Ruben Ostulund, director of the wildly popular Force Majeure, delivers a no-holds-barred satire set in the contemporary art world. Christian, a renowned curator, is full of good intentions, but things derail when his latest museum installation doesn’t measure up to its PR hype. This film is the winner of the Palme D’Or at this year’s Cannes Film Festival as well as Sweden’s submission to the Oscars.
Three Billboards Outside Ebbing, Missouri
Showtime(s): Sunday, 10:30 a.m., Salamander Resort and Spa
Runtime: 115 minutes
Mildred Hayes (the incomparable Frances McDormand) is outraged that months have passed and there’s still no arrest for her daughter’s murder. The tough-as-nails Hayes takes matters into her own hands by arranging for three huge billboards to be put up just outside of town with a pointed message for the widely admired chief of police, Sheriff Bill Willoughby (Woody Harrelson).
Under the Tree
Showtime(s): Friday (with Q&A), 5 p.m., National Sporting Library and Museum | Saturday, 10 a.m., Middleburg Community Center
Runtime: 89 minutes
The shade from the area’s only tree is the cause of a simmering feud between two neighboring families living in the suburbs of Iceland. The tree’s proud owners won’t trim its branches which cast a large shadow on their neighbor’s backyard, where the woman of the house likes to sunbathe. Tempers flare and things soon spin wildly out of control in this absurd, astute, and absolutely hilarious dark comedy which is also Iceland’s submission to the Oscars.
Showtime(s): Friday, 3:15 p.m., The Hill School | Saturday, 5:45 p.m., The Hill School
Runtime: 115 minutes
Director Todd Haynes (Carol) Intertwines the stories of two star-aligned deaf runaway children separated by generations, weaving a tale of wonder and hope, In 1928, Rose escapes her New Jersey home to find her missing screen-star mother in bustling New York City. Fifty years later, following a tragedy, young Ben makes the same trek on a bus from Minneapolis to New York in this film based on author Brian Selznick’s book of the same name.
The Local Spots
What differentiates a film festival from its peers? Sure, the roster of films is a major factor. Then there are the events and panels. Perhaps the stature of the celebrities with whom you’ll get to rub elbows. But more than any of those factors, it’s the location. Location, location, location, right? And not just the natural beauty of autumn or the rustic homeliness of Middleburg, but the stores, restaurants, and attractions too! There’s so much to explore, and this list is by no means comprehensive, but will give you—we hope—some landmarks and Middleburg staples to ground yourself.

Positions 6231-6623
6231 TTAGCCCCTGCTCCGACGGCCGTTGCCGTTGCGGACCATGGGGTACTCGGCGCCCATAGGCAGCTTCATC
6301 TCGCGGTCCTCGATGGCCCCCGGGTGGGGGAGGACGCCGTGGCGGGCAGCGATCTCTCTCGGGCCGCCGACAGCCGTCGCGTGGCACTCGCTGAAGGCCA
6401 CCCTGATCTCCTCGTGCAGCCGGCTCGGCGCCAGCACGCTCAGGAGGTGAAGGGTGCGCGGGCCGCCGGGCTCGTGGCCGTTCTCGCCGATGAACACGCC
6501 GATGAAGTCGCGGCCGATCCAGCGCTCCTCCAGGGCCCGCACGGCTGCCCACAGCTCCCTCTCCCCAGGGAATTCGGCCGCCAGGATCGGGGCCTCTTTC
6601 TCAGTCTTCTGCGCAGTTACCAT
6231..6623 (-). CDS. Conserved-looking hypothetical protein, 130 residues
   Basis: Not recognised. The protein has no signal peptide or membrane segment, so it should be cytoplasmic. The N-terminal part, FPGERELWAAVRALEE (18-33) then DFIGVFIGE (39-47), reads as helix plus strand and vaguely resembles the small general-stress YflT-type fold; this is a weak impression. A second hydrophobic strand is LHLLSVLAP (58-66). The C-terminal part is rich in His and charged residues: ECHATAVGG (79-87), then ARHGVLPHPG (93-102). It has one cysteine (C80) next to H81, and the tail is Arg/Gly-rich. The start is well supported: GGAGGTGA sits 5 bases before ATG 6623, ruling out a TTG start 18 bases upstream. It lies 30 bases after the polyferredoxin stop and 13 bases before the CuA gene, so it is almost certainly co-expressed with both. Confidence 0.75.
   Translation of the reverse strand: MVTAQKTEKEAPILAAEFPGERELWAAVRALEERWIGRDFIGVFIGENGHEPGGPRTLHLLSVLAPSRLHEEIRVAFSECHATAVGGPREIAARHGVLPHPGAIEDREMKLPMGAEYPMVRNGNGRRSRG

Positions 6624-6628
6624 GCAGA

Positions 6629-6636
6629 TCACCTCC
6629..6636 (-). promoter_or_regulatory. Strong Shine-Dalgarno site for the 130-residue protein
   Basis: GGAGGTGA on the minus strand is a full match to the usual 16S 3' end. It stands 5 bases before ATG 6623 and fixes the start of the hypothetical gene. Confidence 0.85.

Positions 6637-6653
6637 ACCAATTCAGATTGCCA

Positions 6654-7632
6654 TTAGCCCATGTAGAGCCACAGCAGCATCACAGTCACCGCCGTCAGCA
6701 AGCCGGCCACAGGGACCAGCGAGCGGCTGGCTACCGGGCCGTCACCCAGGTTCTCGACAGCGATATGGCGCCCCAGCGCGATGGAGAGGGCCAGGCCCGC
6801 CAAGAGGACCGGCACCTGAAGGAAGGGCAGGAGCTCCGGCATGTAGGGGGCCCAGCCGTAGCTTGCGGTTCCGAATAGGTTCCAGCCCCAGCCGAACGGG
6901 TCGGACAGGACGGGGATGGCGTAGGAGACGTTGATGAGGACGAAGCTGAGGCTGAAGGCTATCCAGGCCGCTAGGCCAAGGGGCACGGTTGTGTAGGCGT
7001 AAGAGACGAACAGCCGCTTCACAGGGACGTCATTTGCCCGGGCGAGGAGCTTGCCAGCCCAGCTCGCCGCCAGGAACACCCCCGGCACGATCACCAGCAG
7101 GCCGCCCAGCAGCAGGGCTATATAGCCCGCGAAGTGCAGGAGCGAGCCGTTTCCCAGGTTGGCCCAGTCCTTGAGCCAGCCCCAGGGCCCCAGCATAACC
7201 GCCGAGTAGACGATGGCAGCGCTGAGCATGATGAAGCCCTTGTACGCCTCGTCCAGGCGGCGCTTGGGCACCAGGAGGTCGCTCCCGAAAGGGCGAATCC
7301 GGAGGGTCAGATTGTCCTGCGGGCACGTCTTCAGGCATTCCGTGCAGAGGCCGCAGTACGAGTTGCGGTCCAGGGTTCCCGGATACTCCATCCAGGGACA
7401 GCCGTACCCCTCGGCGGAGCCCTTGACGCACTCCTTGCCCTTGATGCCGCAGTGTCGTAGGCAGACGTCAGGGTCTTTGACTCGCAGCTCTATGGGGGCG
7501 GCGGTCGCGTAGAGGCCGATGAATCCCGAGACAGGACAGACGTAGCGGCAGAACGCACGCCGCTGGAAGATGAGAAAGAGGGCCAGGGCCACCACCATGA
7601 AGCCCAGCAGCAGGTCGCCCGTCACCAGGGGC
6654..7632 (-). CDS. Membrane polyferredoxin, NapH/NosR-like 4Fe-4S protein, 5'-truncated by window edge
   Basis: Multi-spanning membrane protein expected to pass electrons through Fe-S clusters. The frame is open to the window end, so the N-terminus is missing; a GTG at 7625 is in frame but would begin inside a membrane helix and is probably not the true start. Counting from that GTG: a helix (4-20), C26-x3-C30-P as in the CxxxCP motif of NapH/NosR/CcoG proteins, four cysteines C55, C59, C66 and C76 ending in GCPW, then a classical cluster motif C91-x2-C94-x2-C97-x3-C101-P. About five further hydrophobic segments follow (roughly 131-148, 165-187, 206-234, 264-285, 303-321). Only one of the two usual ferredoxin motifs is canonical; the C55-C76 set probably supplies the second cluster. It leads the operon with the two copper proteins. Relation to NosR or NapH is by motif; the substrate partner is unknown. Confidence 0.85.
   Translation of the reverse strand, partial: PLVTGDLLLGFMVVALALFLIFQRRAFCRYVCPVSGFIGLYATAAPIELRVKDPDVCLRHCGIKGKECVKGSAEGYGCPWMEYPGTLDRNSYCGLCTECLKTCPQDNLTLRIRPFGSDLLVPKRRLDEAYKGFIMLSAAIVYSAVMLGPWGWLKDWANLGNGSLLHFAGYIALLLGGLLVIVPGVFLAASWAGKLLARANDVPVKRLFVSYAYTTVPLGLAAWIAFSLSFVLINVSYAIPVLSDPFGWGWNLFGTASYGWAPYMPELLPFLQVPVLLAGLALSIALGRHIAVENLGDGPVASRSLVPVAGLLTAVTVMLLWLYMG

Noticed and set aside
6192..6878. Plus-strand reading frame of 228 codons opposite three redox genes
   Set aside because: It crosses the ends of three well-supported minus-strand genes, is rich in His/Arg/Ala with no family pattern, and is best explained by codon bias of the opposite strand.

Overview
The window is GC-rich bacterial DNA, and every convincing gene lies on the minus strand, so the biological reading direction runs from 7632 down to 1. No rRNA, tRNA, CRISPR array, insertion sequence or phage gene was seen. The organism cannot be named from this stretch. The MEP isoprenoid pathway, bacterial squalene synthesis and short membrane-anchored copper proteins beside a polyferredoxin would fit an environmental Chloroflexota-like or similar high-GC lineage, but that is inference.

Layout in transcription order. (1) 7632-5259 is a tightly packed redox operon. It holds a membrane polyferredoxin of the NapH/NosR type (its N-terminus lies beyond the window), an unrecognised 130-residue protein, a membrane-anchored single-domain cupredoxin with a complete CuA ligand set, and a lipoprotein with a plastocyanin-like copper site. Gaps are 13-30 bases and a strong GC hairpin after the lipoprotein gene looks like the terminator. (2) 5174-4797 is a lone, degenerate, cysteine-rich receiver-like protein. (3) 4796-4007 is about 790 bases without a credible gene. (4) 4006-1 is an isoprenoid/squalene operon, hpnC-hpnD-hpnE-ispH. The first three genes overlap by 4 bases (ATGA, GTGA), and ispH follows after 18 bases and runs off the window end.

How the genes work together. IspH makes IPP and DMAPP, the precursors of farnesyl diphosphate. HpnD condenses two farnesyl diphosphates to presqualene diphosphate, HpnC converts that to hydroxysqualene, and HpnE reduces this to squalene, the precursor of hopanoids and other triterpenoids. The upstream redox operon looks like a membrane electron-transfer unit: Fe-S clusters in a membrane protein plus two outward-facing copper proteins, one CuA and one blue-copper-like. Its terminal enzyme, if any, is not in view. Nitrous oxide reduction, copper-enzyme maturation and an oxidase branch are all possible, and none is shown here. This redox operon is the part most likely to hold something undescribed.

Middleburg Common Grounds is more than a family-owned coffee shop, although it is that, too. It’s a gathering place, a hub to relax in the beauty of autumn on their patio, and where I’m writing this blog post from while looking out over the bustle of my hometown’s street. The food is spectacular; start your day with a delicious breakfast sandwich, or stop by around lunch to try their signature Federal: slow-roasted turkey with bacon, provolone, spinach, and tangy chipotle aioli on a ciabatta. They have a wonderful wine and beer menu, but if you’re looking for bona fide Middleburg dive bar with beers on tap and motorcycles parked out front, hop over next door to Red Horse Tavern.
Middleburg’s food scene is lovely as well. You can’t go wrong with Harrimans Grill at Salamander, and you wouldn’t even have to leave the Festival’s home base to enjoy dishes such as pastry chef (and Food Network winner) Jason Reaves’ basil and honey dessert (pictured) paired with the perfect wine as chosen by sommelier Michael Foote.
In the mood for global flavors? Well, Middleburg has not one, but two, Thai restaurants (Best Thai Kitchen and ThaiVerse) as well as French haute cuisine from Julien’s and New American by Red Fox Inn, a Middleburg classic that has housed foreign dignitaries, silver-screen legend Elizabeth Taylor, and even a weary, teenaged George Washington.
Oh, right. The wine. There’s a lot of it, both in Middleburg and in the surrounding area, the Middleburg American Viticultural Association. Greenhill’s wines are cherished, and the venue itself is a fantastic place to experience the region’s unlimited beauty. Cana Vineyards, Boxwood Vineyards, Chrysalis Vineyards … there are really no bad choices. Add to the mix nearby Purcellville, which is teeming with breweries. Taking a break from the theater and getting outside, libation in hand, is a must for any filmgoer (who is over 21 years of age, that is).